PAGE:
The opinion of the court was delivered by: Shadur, District Judge.
MEMORANDUM OPINION AND ORDER
Allegations of the Complaint*fn2
From 1968 until late October 1981 Car Carriers and Clark
hauled all new Ford automobiles from Ford's assembly plants
and railheads in Chicago. Though Clark may have provided
haulaway transportation for other automobile producers as
well, Car Carriers served only Ford. As to their Chicago
traffic*fn3 both carriers operated under carrier authority
issued by both the Interstate and Illinois Commerce
Commissions. Their rates were therefore subject to the
approval of those governmental bodies. Ford also "dictated and
controlled" the tariffs by threatening either to oppose any
disfavored rate applications or to take punitive action, such
as termination. Complaint ¶ 19(d).
Some time during the mid-1970s Ford and some of its other
carriers, including Nu-Car, E & L Transport Company ("E & L
Transport"), Motor Convoy, Inc. ("Motor Convoy"), Auto Convoy
Co. ("Auto Convoy") and Associated Transport, Inc.
("Associated"),*fn4 embarked on a campaign to terminate Car
Carriers, Clark and some other carriers then serving Ford*fn5
and to force them to sell their businesses at cut-rate prices.
That predatory scheme had five operative elements:
1. Ford induced each target carrier to invest
heavily in new tractor-trailer rigs, real estate
and new terminal facilities "with the promise of
additional transportation traffic and complete
agreement with increased tariff rates necessary
to pay for" those acquisitions. Complaint ¶¶ 19(b)
2. Ford then precluded those carriers from
obtaining rate increases sufficient to operate
their expanded businesses profitably. Complaint
¶¶ 19(d) and (e).
3. With the cooperation of the non-target
carriers, Ford "[i]nterfered with and prevented
target haulaway carriers and their affiliates
from selling their businesses and assets as going
business concerns or prevented target haulaway
carriers from consolidation or merger with other
carriers." Complaint ¶ 19(h).
4. Ford then terminated its relationship with
the disfavored carriers, assigning their traffic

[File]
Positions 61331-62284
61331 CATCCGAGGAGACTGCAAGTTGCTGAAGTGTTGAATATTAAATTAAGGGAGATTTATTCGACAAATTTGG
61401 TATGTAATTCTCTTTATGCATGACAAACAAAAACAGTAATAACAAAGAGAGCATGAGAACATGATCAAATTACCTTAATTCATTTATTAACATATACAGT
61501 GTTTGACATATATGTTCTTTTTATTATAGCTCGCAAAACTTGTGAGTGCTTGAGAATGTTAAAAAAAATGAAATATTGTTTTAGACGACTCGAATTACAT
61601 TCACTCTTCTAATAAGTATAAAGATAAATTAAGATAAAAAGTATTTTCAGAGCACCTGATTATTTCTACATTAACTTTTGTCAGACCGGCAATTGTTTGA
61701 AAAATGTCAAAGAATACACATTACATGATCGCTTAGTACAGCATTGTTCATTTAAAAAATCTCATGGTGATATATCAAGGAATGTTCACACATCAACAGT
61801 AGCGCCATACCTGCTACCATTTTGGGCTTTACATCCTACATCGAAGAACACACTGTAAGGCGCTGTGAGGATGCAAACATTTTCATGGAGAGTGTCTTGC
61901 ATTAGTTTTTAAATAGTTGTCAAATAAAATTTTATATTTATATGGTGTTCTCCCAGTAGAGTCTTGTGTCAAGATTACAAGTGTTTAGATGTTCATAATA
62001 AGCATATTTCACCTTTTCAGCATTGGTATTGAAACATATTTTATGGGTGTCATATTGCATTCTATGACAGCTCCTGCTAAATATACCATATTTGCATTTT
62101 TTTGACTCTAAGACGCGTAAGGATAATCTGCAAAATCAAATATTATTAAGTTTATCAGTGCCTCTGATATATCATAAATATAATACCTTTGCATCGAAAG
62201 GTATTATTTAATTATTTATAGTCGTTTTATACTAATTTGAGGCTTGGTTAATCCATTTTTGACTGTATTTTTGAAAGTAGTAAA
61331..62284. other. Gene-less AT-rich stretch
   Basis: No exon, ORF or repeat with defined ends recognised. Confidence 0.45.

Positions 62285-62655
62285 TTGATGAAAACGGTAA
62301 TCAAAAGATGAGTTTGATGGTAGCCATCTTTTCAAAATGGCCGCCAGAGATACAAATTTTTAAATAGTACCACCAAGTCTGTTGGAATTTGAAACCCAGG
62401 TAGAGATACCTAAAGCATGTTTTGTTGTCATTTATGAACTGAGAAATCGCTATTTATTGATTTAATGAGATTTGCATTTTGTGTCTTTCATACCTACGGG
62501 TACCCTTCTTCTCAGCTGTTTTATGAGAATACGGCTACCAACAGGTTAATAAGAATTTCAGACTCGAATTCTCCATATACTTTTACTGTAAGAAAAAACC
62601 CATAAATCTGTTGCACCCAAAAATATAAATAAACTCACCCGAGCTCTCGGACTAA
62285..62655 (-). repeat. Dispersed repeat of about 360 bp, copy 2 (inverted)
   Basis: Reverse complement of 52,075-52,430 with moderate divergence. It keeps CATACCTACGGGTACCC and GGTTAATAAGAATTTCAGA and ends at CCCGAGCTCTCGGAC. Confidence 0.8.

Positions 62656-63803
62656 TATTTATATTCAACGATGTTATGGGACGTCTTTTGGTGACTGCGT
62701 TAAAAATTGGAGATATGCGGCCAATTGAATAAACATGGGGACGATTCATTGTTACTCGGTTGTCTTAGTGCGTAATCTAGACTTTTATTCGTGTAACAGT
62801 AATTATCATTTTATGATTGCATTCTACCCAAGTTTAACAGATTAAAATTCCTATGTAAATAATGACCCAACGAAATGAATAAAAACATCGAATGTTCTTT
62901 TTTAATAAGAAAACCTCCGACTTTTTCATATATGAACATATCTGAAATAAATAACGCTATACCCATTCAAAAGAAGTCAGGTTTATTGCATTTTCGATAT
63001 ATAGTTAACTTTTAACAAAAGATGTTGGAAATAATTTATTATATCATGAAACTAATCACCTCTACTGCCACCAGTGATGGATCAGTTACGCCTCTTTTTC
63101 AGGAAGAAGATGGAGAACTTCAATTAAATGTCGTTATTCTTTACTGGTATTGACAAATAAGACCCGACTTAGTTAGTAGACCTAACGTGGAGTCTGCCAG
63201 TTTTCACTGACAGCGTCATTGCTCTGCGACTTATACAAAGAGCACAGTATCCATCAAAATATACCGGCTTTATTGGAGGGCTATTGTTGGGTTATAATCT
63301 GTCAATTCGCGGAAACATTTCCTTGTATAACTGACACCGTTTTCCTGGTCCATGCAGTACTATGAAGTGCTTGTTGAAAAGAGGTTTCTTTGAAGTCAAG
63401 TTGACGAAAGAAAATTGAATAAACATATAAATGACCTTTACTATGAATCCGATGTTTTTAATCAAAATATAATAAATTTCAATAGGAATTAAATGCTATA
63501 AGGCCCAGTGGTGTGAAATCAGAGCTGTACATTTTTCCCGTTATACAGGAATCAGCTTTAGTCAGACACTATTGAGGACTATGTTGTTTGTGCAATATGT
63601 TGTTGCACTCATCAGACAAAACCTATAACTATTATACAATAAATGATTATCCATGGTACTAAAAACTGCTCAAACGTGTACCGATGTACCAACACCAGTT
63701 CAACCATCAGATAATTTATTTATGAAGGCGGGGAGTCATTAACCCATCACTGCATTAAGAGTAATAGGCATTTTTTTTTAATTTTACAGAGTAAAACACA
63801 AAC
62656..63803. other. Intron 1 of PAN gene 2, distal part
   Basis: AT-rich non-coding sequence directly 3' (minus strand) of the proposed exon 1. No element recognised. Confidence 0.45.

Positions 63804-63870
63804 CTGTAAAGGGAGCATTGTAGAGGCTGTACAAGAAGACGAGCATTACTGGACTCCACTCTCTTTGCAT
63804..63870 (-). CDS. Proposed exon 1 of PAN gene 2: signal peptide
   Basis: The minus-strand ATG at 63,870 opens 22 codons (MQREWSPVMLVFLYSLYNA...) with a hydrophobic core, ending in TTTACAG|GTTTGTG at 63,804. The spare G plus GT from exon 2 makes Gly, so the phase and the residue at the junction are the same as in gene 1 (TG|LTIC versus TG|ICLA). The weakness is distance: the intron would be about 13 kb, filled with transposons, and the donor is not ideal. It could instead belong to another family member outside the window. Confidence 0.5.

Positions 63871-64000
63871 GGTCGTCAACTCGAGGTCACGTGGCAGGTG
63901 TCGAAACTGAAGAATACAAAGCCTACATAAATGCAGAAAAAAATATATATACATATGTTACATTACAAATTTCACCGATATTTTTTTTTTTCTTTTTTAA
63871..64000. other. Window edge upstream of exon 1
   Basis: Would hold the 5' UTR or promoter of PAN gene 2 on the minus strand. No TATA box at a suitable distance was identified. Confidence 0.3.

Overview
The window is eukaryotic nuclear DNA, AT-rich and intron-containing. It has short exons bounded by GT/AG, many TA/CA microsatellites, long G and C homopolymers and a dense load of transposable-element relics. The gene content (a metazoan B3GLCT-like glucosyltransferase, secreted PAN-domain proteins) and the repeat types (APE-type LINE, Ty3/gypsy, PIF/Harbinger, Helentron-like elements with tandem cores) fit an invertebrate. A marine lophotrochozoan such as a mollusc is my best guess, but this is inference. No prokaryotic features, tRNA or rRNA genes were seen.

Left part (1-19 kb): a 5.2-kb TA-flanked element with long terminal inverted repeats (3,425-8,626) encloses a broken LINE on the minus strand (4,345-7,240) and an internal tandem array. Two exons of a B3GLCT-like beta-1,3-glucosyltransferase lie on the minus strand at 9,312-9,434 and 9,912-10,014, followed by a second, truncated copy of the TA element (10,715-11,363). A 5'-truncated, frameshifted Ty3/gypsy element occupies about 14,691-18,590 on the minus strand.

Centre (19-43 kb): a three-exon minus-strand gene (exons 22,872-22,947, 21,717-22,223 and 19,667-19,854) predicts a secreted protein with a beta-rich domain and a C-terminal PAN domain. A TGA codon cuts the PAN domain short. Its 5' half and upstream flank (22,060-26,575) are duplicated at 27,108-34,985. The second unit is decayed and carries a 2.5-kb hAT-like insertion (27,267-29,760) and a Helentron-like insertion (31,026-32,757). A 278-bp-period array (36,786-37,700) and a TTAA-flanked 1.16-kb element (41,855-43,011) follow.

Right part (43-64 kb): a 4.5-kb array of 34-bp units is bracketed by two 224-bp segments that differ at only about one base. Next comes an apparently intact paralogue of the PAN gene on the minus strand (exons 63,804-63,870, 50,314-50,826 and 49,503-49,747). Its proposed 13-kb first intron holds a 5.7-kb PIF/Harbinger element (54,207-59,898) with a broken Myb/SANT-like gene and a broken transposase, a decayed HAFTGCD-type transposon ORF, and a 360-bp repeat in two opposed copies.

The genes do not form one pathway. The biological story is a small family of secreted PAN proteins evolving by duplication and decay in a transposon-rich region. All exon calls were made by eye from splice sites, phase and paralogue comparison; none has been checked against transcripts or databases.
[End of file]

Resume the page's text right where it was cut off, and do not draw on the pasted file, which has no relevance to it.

to the co-conspirator carriers.
5. At that point the favored carriers were in
the position of acquiring the assets of the
target carriers at distress prices. Complaint
Though Car Carriers' demise generally tracked this scenario,
some elaboration of its victimization is instructive. At the
inception of the conspiracy in 1975, Ford directed Byrne to
sell Car Carriers to someone who would not seek tariff rates
as high as those sought by Car Carriers. Byrne then attempted
to sell Car Carriers to co-conspirator E & L Transport. After
they had executed a letter of intent, Ford induced E & L
Transport to renege on the
deal by threatening to withhold Car Carriers' Chicago traffic
from E & L Transport.
In 1977 and 1978 Ford ordered Car Carriers to purchase 80
new tractor-trailer rigs for $6 million, promising sufficient
rate hikes to recover that investment. Though Car Carriers
acceded to the demand, Ford thereupon stymied Car Carriers'
efforts to obtain regulatory approval for the tariff
In late 1979 Car Carriers attempted to bolster its financial
posture by acquiring ATI, another target carrier. Ford not
only blocked that consolidation initiative but also terminated
ATI. Initially Ford divided ATI's business among Nu-Car, E &
L Transport, Car Carriers and Clark. But within three months
Ford transferred Car Carriers' share to E & L Transport.
In the summer of 1981 Ford solicited bid proposals from Car
Carriers and other Ford Carriers for its Chicago haulaway
business, all of which had been allocated to either Car
Carriers or Clark. Ford awarded the business to Nu-Car "on the